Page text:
Applications are now open for four positions on the
Library Committee. This committee is advisory to the
head of the service and may make suggestions or
recommendations concerning developments or changes
.in the library which may affect students. Anyone interested please contact Jennifer Johnston, Acting Secretary,
AMS box 55.
Wireless Site Residence Committee
Applications are being received for a position on the
above committee. For information, please contact office
of Housing Administration. Send application to Jennifer
Johnston, Acting Secretary, AMS box 55. Page 10
THE     UBYSSEY
Thursday, September 26, 1968
— U of A Gauntlet photo
RON  RITCHIE exhibited some  fine   running ability  as   he
ran this kickoff back a total of 107 yards for a touchdown.
Unfortunately the  Birds were nailed for clipping and the
touchdown   was   disallowed.
Grid Birds better
than score showed
By RIK NYLAND
Special from The Gateway
The UBC Thunderbird football team travelled to Edmonton
on Saturday and played the University of Alberta Golden Bears,
and as the saying goes, "they were only good for one egg and
that was the one on the end of the scoreboard".
As you may know by now, they lost the game 22-0.
In many instances though, the final score is not really an
indication of how the game was played. After viewing the game
films I will have to say the Birds played much better than the
score indicates.
Only about one touchdown should have separated the two
teams. Instrumental in the win was the running of Ludwig
Daubner and Bill Jenner along with the quarterbacking of Terry
Lampert and Dan McCaffery.
Jenner and Duabner sustained the attack with their running
and Daubner went over for the major.
Benbow converted and the Bears had a seven nothing lead.
ATTEMPTED FIELD  GOAL
The Birds came back quickly but had to settle for an attempted field goal from the 42 yard line, which was wide.
The second Bear major was set up by John McManus as he
partially blocked a UBC punt.
Lampert then was able to run around end for the score.
Convert was good and the score was Bears 14, UBC 0.
The following kickoff produced the most exciting run of
the game.
The ball was picked up by Ron Ritchie of the Birds on his
own three yard line, and was returned the whole length of the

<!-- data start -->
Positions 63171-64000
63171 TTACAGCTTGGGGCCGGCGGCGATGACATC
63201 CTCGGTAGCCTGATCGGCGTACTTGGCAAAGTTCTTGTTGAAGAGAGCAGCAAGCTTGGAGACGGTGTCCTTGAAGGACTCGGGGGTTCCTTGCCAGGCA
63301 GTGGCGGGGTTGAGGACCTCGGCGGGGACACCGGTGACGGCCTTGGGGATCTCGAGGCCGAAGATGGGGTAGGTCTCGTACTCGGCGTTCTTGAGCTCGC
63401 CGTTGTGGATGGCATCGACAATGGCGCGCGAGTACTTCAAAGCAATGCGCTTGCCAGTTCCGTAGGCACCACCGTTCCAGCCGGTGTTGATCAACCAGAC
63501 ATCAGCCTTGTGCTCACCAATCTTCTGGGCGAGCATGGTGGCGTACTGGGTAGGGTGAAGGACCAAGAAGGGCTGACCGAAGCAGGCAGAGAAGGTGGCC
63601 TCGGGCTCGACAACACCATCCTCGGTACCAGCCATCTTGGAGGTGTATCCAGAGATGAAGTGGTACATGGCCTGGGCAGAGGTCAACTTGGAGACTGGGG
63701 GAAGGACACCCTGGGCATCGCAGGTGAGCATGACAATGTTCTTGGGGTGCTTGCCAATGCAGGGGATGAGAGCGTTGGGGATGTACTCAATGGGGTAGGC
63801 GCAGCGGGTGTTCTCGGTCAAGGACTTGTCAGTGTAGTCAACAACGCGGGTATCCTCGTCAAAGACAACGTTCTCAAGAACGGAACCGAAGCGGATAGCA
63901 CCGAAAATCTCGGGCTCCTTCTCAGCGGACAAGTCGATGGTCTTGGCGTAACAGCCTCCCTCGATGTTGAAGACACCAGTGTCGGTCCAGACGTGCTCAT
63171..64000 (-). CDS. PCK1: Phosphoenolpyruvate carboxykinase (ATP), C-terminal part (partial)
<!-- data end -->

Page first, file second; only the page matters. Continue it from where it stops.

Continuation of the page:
field but the glory was shortlived as the Thunderbirds literally
had their wings clipped and the ball was called back by a UBC
clipping penalty to the 42 yard line.
The last point of the first half came on a UBC punt.
As the gun went Glim Mather received the ball and alertly
kicked it back through the UBC end zone to bring the score
to 15-0 at the half.
The Birds played a much stronger second half and the only
scoring in the final half was actually on an illegal play. Bill
Jenner went over for the major on a 32-yard pass and run play
but the Bears had an ineligible receiver downfield which should
have nullified the score.
The strongest effort by the Birds was by Dave Corcoran
who ran 18 times for 62 yards.
Halfback Bernie Fandrich re-injured his ribs on the third play
of the game and this hurt the Birds offensively.
But anyway you look at it the final score was 22-0, and as
usual, the Thunderbirds lost.
Field hockey
starts
this weekend
The UBC field hockey season opens this weekend with
all three teams in action at
Chris Owen Field S&turday
afternoon.
The first division Thunderbirds will play the Jokers
from the B.C. first division at
1:30 p.m. The Jokers are
basically ex-UBC athletes and
British imports, and are expected to provide extremely
rugged competition for the
Birds.
The Thunderbirds are In
great shape with eight players
returning from last year's
second place team. They have
also obtained several promising grad students from Britain
and are looking for an outstanding season.
The second division Braves
are expected to be the most improved team, however, fielding
an exceptionally well balanced
team with no apparent weak
spots.
The third division Tomahawks will be taking to the
field at 3 p.m. and are also expected to make a fine showing
for their season opener.
The grin bin
swft **. iw**-t
tlqawr few*
Flowers & Gifts
• A COMPLETE FLORAL SERVICE
• WEDDINGSI & CORSAGES A
SPECIALTY
• GREETING CARDS & GIFTS
TELEFUMA
. mu *mj7wi-*t
"Flowers By Wirt"
10%   STUDENT DISCOUNT ON
PRESENTATION  OF A.M.S. CARD
Three  Short   Blocks   From   UBC   Gates
4427 W. 1 Oth Ave.   224-1341
Under  New  Management
FIRST BIG BASH IN SUB
WITH 'HANK & THE HOBOS'
UNDERCUT   68
FRIDAY, OCTOBER 11th
DRESS: HARD-TIMES
Weekends are Wild at . . .
The Palm*
Birch Bay, Wash. — 6 mi. So. of Blaine